— Voltaire's Philosophical Dictionary • Voltaire

... snakes. I wouldn't be afraid cause I would know that unless the snake is in a quirl, that is, in a pose to bite you, he wouldn't bite you. If you smell a water mellon scent in the woods you know right then that a black snake is around. If the scent is like a honey suckle a highland moccasin is around somewhere. A rattlesnake smells like a billy goat. Always remember a snake can't bite until it gets posed neither can a snake bite you in the water. Some snakes lay eggs ...
— Slave Narratives: A Folk History of Slavery in the United States - Volume II. Arkansas Narratives. Part I • Work Projects Administration

... hanging on the wall were each adorned with a spray, and polished to the brightest; the chairs and benches were ranged round the long table, covered with a spotless cloth, and bearing in the middle a large bowl filled with oak boughs, roses, lilac, honey- suckle, and all ...
— The Pigeon Pie • Charlotte M. Yonge

... whirled in the sea and rushed down upon the drifting calf, the blood from which tinged the sea for yards around its carcass. It was really pitiful to see her stop at it, and seemingly caress it, drawing it toward her with her huge fin that it might suckle. But we were alive to the chance of getting near enough to lance her, and under whispered instructions ...
— Swept Out to Sea - Clint Webb Among the Whalers • W. Bertram Foster

... In such cases a much smaller number of young need to be produced in order that a few may survive until maturity is reached. In the mammals the mother, obviously, must care for the young for some time, since mammals are animals that suckle their young. But this care of the young by a single parent only foreshadows the family as we understand it. Among the mammals it is not until we reach the higher types that we find care of offspring by both parents,—a practice, however, which is common among the birds. It is ...
— Sociology and Modern Social Problems • Charles A. Ellwood

... general in the Brazils; one cause of this may be traced to the manner in which the children are first brought up. They are confided entirely to the care of blacks. Negresses suckle them when they are infants, their nurses are negresses, their attendants are negresses—and I have often seen girls of eight or ten years of age taken to school, or any other place, by young negroes. The sensuality of the blacks is too well known for us to be surprised, with such a state of things, ...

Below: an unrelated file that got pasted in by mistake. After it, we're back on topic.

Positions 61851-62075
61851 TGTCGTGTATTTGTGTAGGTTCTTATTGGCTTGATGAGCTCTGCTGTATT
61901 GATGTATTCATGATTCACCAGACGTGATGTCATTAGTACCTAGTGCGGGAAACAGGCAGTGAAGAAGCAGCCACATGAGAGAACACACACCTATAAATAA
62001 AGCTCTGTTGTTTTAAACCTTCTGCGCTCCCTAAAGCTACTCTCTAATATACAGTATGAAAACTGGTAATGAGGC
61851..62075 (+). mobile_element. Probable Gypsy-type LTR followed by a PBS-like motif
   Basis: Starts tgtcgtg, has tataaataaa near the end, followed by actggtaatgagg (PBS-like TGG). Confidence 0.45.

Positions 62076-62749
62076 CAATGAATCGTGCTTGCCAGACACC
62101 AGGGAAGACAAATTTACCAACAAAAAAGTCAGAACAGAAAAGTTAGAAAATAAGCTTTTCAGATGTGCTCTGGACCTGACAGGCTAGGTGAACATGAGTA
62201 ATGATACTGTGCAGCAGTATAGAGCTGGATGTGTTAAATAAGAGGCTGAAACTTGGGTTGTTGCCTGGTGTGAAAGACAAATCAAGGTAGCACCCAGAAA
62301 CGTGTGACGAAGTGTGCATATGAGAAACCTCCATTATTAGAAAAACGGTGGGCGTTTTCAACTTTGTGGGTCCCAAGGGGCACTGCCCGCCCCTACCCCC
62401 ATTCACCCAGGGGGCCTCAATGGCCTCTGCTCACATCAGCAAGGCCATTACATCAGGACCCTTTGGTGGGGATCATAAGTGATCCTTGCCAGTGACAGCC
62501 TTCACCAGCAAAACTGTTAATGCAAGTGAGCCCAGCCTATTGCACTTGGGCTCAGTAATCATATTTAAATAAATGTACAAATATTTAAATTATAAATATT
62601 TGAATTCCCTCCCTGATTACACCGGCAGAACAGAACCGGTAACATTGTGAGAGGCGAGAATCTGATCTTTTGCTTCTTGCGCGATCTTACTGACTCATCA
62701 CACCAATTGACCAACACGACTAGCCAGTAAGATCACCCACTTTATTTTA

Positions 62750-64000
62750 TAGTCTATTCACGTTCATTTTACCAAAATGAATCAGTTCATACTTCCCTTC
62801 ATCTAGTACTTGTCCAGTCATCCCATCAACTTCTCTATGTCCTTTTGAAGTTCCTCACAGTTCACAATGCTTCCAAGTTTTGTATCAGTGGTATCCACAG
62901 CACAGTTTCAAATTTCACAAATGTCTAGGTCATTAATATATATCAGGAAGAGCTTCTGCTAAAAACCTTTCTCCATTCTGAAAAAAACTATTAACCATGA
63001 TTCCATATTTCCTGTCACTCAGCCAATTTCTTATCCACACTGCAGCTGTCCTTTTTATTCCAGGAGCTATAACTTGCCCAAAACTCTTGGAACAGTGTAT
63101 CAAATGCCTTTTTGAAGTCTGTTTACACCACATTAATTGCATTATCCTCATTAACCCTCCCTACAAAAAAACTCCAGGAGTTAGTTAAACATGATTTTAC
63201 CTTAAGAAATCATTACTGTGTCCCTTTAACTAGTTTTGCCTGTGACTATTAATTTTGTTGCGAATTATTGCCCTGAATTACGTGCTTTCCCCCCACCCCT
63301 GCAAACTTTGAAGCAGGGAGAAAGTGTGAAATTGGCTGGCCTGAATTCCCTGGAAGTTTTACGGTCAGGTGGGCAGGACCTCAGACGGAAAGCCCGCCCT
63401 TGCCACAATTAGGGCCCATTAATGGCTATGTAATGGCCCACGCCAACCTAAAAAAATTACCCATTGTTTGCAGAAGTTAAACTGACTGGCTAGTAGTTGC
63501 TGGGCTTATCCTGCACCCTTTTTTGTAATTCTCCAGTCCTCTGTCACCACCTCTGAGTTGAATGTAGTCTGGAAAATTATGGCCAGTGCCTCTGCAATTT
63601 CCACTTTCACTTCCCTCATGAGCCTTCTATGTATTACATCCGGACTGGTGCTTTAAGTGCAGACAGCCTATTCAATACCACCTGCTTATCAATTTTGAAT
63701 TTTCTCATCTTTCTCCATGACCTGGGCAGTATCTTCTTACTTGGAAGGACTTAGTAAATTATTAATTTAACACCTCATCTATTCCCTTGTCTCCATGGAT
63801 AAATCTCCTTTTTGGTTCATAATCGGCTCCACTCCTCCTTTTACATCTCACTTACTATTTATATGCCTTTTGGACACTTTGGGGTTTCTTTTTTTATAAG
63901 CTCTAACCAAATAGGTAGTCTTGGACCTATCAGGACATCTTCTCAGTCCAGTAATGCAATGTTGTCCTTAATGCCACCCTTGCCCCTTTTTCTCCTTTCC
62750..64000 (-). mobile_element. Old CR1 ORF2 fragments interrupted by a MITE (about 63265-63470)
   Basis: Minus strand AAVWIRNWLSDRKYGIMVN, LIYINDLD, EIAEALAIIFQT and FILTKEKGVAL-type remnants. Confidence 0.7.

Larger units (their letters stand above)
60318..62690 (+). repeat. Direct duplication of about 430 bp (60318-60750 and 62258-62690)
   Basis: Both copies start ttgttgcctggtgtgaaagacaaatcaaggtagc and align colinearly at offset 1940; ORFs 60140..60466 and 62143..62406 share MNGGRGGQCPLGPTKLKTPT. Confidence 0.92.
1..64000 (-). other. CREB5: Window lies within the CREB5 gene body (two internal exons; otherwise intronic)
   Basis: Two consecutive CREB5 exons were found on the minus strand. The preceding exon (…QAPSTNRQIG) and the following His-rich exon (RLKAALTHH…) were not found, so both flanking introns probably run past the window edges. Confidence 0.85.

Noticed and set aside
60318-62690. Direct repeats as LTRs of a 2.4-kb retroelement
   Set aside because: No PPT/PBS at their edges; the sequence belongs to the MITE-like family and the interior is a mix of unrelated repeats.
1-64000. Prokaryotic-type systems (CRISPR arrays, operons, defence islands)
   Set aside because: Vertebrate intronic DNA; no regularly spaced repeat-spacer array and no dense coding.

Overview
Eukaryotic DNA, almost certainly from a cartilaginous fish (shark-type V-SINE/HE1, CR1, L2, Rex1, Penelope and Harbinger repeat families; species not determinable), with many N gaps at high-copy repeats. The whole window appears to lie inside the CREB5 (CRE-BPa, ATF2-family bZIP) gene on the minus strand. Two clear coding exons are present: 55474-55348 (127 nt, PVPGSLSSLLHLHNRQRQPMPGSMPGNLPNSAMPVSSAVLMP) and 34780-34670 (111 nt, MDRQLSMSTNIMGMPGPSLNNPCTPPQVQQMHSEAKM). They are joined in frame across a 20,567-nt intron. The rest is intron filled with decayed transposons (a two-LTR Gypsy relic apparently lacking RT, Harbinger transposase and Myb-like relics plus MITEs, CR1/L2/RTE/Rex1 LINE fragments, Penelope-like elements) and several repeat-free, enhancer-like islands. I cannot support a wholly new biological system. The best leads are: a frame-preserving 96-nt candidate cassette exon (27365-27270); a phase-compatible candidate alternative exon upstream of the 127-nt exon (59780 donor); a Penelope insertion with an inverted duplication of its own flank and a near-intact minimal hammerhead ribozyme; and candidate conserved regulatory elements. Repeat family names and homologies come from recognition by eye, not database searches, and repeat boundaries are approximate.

— A Woman's Journey Round the World • Ida Pfeiffer

... give a lift, give a shove, give an impulse to; promote, further, forward, advance expedite, speed, quicken, hasten. support, sustain, uphold, prop, hold up, bolster. cradle, nourish; nurture, nurse, dry nurse, suckle, put out to nurse; manure, cultivate, force; foster, cherish, foment; feed the flame, fan the flame. serve; do service to, tender to, pander to; administer to, subminister to[obs3], minister to; tend, attend, wait on; take care of &c. 459; entertain; smooth the bed of ...
— Roget's Thesaurus

... have definite characters to appeal to in classification, we find no difficulty in assigning these puzzling creatures to their proper place in the system. Bats produce their young alive, and suckle them; the milk being produced by special glands. Now, these are characters which are peculiar among all animals to the vertebrate class Mammalia. They possess also other characters that are unmistakably mammalian. Leaving out of consideration ...
— A Book of Natural History - Young Folks' Library Volume XIV. • Various

... who are raising such a pother north of the Alps: a set of madmen that, because their birth doesn't give them the entree of Versailles, are preaching that men should return to a state of nature, great ladies suckle their young like animals, and the peasantry own their land like nobles. Luckily you'll hear little of this infectious talk in Turin: the King stamps out the philosophers like vermin or packs them off to splutter their heresies in Milan or Venice. But to a nobleman ...
— The Valley of Decision • Edith Wharton

... Infant Consultations, to which mothers were encouraged to bring their babies to be weighed and examined, any necessary advice being given regarding the care of the baby. The mothers are persuaded to suckle their infants if possible, and if their own health permits. For the cases in which suckling is undesirable or impossible, Budin established Milk Depots, where pure milk is supplied at a low price or freely. Infant ...
— The Task of Social Hygiene • Havelock Ellis

... with Samian wine! Our virgins dance beneath the shade— I see their glorious black eyes shine; But, gazing on each glowing maid, My own the burning tear-drop laves, To think such breasts must suckle slaves. ...
— Lyra Heroica - A Book of Verse for Boys • Various

... home, to the west, over the first hill, was a ruined adobe, surrounded by a great number of fig and olive trees; there had never been any windows in the house, but the arches for the doors were still standing, where ivy, poison oak and wild honey-suckle hung in profusion; the cellar, which was quite filled with stones, was overgrown with Solomon's seal, eschscholtzia and yerba santa, while a white rose and a shapeless clump of half wild artichokes grew where the garden had once been, ...